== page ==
Earthquakes Triggered by Dams

Exposing the Hidden Dangers of Dam-Induced Earthquakes

Earthquakes can be induced by dams. Globally, there are over 100 identified cases of earthquakes that scientists believe were triggered by reservoirs (see Gupta 2002). The most serious case may be the 7.9-magnitude Sichuan earthquake in May 2008, which killed an estimated 80,000 people and has been linked to the construction of the Zipingpu Dam.

How Do Dams Trigger Earthquakes?

In a paper prepared for the World Commission on Dams, Dr. V. P Jauhari wrote the following about this phenomenon, known as Reservoir-Induced Seismicity (RIS): “The most widely accepted explanation of how dams cause earthquakes is related to the extra water pressure created in the micro-cracks and fissures in the ground under and near a reservoir. When the pressure of the water in the rocks increases, it acts to lubricate faults which are already under tectonic strain, but are prevented from slipping by the friction of the rock surfaces.”

Given that every dam site has unique geological characteristics, it is not possible to accurately predict when and where earthquakes will occur. However, the International Commission on Large Dams recommends that RIS should be considered for reservoirs deeper than 100 meters.

What Are Some Characteristics of RIS?

A leading scholar on this topic, Harsh K. Gupta, summarized his findings on RIS worldwide in 2002:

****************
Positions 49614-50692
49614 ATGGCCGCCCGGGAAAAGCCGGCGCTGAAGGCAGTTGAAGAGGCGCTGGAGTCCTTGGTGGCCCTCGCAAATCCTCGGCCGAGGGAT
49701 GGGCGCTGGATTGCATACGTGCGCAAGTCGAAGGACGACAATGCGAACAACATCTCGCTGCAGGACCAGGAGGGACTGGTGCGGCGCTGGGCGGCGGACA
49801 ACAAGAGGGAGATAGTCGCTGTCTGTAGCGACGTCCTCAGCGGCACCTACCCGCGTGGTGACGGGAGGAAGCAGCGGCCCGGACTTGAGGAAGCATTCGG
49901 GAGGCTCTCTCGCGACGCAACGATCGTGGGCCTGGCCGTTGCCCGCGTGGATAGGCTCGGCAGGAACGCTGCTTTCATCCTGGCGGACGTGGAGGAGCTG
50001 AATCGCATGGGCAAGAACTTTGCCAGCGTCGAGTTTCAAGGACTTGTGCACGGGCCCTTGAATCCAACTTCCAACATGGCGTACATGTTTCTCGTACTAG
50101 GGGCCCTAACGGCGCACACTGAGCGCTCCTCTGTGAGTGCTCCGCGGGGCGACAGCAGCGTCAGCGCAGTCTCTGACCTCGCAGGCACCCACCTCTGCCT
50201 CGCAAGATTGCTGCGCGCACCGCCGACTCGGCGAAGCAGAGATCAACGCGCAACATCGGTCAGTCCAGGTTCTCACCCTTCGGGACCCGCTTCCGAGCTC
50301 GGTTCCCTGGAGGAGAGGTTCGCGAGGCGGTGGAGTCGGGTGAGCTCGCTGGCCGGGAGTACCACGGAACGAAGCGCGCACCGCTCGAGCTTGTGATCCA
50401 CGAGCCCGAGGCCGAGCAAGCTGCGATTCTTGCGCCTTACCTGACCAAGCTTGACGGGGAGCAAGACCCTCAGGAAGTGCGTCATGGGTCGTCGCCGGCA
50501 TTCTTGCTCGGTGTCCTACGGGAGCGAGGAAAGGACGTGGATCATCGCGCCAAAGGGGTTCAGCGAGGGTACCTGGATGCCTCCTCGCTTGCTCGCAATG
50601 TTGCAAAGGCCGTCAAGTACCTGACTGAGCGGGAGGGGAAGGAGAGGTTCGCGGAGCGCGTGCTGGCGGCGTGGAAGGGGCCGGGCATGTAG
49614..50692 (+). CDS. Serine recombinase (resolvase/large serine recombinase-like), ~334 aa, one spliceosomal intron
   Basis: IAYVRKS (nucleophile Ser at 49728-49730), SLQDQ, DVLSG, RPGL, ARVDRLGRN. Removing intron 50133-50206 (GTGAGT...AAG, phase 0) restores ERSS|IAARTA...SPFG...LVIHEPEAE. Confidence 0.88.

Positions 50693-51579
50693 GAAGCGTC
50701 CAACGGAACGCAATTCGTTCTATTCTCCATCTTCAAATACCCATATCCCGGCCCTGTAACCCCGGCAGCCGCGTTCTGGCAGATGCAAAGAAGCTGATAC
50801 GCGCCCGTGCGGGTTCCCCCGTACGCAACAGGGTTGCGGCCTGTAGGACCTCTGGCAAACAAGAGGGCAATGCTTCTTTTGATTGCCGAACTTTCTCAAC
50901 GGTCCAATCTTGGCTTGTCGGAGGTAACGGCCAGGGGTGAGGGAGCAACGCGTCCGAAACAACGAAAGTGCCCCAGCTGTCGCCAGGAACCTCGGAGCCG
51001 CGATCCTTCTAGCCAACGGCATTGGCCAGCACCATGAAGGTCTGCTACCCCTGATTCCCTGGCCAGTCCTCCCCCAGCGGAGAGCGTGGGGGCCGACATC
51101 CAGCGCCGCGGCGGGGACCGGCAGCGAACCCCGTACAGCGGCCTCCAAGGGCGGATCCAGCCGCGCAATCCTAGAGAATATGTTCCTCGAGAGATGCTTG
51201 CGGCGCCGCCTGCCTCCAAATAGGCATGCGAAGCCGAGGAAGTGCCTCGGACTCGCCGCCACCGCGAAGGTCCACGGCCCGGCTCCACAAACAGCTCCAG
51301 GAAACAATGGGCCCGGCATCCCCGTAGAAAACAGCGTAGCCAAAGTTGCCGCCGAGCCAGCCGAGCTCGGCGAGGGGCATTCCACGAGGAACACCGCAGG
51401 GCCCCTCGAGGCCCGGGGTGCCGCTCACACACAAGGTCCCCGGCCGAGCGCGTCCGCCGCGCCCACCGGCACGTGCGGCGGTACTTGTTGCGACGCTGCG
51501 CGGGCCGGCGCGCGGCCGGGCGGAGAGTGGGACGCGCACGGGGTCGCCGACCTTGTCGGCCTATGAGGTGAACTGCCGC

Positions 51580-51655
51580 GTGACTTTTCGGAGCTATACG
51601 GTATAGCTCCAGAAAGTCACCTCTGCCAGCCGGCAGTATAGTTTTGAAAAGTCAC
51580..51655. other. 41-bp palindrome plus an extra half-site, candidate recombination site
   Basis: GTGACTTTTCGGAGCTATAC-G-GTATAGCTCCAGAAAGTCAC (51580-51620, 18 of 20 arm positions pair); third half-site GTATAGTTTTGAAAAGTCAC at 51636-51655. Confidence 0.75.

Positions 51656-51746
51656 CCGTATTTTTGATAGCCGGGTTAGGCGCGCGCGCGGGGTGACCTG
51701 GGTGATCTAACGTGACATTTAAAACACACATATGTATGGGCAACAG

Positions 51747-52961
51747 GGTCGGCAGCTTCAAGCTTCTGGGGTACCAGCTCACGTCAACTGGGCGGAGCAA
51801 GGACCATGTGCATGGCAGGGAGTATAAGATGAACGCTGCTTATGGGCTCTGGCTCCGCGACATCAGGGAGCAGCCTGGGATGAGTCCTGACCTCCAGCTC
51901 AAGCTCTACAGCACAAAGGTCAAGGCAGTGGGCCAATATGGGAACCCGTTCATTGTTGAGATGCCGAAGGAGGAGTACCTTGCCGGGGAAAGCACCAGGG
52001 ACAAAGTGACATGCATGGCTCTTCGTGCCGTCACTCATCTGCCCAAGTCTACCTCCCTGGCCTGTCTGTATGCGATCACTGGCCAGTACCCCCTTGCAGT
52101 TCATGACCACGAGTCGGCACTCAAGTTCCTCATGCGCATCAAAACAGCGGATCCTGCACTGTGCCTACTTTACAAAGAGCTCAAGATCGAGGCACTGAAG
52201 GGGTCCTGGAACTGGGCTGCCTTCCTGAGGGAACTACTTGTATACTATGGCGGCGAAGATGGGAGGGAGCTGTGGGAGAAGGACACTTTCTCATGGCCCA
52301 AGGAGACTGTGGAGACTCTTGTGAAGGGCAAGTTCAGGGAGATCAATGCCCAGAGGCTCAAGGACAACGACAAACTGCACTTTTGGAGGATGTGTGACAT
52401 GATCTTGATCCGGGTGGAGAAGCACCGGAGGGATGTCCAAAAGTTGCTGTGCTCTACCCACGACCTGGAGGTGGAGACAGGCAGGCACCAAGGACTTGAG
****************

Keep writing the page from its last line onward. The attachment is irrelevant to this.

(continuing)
• Depth of the reservoir is the most important factor, but the volume of water also plays a significant role in triggering earthquakes.
  • RIS can be immediately noticed during filling periods of reservoirs.
  • RIS can happen immediately after the filling of a reservoir or after a certain time lag.

Many dams are being built in seismically active regions, including the Himalayas, Southwest China, Iran, Turkey, and Chile (see map). International Rivers calls for a moratorium on the construction of high dams in earthquake-prone areas.

Click here for the factsheet on RIS worldwide.

Problems With Big Dams

By 2015, the dam industry had choked more than half of the Earth’s major rivers with some 57,000 large dams. The consequences of this massive engineering program have been devastating. The world’s large dams have wiped out species; flooded huge areas of wetlands, forests and farmlands; and displaced tens of millions of people.